What else should I look for when buying a freezer?
Freezers that have earned the ENERGY STAR are available from brands including Bosch, Danby, Frigidaire, GE, Jenn-Aire, Kenmore, and many more.
Check the yellow EnergyGuide label
Use this label to determine the model's energy use, compare the energy use of similar models, and estimate annual operating costs. Learn How to Use the Federal Trade Commission’s EnergyGuide Label and the Difference Between the Energy Guide and ENERGY STAR.
Purchase an appropriately sized freezer
Generally, the larger the freezer, the greater the energy consumption. Also, consider whether an upright or chest freezer better meets your needs. An upright freezer has a front-mounted door like a refrigerator and shelves that allow for easy organization. While a chest freezer typically requires more floor space, it's usually more energy efficient, since the door opens from the top and allows less cold air to escape.
Consider a manual defrost model
Manual defrost freezers use half the energy of automatic defrost models, but must be defrosted periodically to achieve the energy savings. Don't allow frost to build up more than one-quarter of an inch.
Consider what type of refrigerant different models use.
Some refrigerants are better than others when it comes to Global Warming Potential (GWP), i.e., the degree to which they contribute to global warming when released into the air. R-600a and R-441a are low GWP refrigerants. While information on refrigerant type is somewhat limited for older models, many new models provide the refrigerant type. Available information on ENERGY STAR certified consumer refrigeration product models is compiled here.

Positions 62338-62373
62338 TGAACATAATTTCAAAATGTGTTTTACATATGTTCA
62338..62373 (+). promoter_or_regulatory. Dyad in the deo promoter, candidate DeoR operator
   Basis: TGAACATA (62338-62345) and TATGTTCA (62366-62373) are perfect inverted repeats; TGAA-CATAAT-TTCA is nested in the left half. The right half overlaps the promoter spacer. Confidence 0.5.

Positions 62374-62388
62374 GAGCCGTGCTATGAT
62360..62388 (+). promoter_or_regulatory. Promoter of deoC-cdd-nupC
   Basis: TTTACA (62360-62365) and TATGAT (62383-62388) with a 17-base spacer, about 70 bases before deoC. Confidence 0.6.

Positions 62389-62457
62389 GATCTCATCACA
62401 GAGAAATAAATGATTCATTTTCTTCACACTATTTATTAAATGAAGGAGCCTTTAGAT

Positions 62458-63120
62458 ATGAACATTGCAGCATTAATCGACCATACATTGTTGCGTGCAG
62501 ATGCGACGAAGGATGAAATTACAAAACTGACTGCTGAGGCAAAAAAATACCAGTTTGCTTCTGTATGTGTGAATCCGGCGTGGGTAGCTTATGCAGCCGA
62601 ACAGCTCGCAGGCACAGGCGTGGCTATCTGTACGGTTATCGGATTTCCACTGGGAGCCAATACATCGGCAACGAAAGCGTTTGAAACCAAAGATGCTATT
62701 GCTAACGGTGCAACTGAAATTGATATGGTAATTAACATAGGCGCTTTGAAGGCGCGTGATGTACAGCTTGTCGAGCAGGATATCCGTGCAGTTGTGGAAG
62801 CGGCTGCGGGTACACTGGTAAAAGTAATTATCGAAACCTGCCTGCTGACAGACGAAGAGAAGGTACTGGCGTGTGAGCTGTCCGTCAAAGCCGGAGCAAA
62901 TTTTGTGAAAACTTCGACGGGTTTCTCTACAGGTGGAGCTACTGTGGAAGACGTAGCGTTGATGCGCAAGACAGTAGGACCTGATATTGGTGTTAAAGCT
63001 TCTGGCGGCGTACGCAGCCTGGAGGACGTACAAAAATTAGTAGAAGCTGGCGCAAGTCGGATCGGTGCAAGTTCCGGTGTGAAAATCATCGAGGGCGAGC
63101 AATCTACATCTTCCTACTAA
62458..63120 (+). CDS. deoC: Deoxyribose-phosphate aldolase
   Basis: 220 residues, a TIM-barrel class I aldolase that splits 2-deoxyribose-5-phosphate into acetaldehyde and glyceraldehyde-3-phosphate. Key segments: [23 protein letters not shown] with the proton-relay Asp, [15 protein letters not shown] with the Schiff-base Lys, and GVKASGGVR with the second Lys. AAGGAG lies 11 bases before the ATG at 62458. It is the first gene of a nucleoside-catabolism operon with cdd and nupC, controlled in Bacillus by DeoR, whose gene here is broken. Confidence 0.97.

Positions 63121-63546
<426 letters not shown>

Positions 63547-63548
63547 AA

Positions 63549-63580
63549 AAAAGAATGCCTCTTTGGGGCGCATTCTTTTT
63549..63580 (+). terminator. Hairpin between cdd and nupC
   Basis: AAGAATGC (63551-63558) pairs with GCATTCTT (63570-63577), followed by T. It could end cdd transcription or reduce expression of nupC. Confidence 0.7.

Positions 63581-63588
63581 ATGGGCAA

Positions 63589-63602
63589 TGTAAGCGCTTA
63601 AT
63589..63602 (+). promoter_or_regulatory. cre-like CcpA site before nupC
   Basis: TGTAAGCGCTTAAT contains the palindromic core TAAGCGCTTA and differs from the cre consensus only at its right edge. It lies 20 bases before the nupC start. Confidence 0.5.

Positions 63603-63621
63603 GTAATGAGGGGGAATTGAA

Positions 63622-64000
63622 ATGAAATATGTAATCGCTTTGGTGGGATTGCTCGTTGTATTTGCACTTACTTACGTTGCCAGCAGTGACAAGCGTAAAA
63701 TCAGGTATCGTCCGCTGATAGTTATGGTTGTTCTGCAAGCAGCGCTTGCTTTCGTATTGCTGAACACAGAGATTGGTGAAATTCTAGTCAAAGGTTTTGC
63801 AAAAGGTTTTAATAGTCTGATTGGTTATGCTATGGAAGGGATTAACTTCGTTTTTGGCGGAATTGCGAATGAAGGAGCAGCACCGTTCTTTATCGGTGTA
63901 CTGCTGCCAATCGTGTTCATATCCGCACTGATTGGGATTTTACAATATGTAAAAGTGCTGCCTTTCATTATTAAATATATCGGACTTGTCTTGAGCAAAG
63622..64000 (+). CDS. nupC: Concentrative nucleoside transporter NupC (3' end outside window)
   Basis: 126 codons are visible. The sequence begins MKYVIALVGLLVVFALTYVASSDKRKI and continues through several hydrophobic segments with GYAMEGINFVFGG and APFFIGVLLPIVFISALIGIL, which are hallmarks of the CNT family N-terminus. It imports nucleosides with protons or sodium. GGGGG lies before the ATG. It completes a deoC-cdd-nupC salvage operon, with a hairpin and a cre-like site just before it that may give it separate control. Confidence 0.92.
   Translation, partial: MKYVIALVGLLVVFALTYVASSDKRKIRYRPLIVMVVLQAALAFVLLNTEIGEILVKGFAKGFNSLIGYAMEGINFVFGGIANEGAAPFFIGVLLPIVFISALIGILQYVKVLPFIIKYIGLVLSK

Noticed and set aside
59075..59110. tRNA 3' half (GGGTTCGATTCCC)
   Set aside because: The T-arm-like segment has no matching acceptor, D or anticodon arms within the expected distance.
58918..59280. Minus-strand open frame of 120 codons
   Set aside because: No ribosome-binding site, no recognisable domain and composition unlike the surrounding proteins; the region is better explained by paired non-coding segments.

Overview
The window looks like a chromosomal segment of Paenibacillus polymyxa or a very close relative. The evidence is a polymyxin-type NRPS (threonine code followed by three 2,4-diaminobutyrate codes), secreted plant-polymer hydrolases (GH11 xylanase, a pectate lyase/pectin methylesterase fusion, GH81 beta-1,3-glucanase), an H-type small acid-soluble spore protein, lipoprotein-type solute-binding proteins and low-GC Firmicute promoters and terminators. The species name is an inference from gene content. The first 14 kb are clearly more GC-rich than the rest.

Be sure to look for the ENERGY STAR when shopping for freezers
Current Specification Effective Date: September 15, 2014
ENERGY STAR certified freezers are at least 10 percent more efficient than non-certified models and are more efficient than models that simply meet the federal minimum standard for energy efficiency.
Freezer Usage Best Practices
Follow these guidelines to reduce the amount of energy your freezer uses:
Set the appropriate temperature
Keep the temperature at 0 degrees Fahrenheit.
Avoid extreme temperatures
Unless you live in a mild climate, keep your freezer indoors, such as in the basement. Extreme temperatures are hard on the compressor and can reduce the life of your freezer.
Allow air circulation behind the freezer
Leave a few inches between the wall or cabinets and the freezer.
Check the door seals
Make sure the seals around the door are airtight. If not, replace them.
Keep the door closed
Minimize the amount of time the freezer door is open.
Replace and Recycle
If you buy a new freezer, be sure to recycle your old one. Save nearly $300 and reduce your carbon footprint by 4,400 lbs. of greenhouse gas emissions over the 12-year lifetime of the freezer by replacing your old freezer with one that has earned the ENERGY STAR.